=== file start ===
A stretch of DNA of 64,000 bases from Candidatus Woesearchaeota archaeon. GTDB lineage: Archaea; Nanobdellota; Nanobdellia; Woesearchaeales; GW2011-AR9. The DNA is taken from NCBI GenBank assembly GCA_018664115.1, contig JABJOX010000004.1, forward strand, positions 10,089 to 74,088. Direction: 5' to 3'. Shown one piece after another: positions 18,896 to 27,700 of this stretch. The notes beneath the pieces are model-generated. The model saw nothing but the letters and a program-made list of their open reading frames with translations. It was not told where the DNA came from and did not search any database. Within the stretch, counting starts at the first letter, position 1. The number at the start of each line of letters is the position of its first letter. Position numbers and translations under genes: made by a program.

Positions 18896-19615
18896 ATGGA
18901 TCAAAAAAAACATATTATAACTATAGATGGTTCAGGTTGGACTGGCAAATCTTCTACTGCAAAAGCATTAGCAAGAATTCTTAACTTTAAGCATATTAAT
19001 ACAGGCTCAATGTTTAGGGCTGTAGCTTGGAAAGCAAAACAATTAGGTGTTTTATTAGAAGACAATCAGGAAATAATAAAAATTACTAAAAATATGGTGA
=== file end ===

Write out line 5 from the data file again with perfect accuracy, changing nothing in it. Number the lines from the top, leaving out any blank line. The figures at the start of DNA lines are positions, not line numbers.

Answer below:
19001 ACAGGCTCAATGTTTAGGGCTGTAGCTTGGAAAGCAAAACAATTAGGTGTTTTATTAGAAGACAATCAGGAAATAATAAAAATTACTAAAAATATGGTGA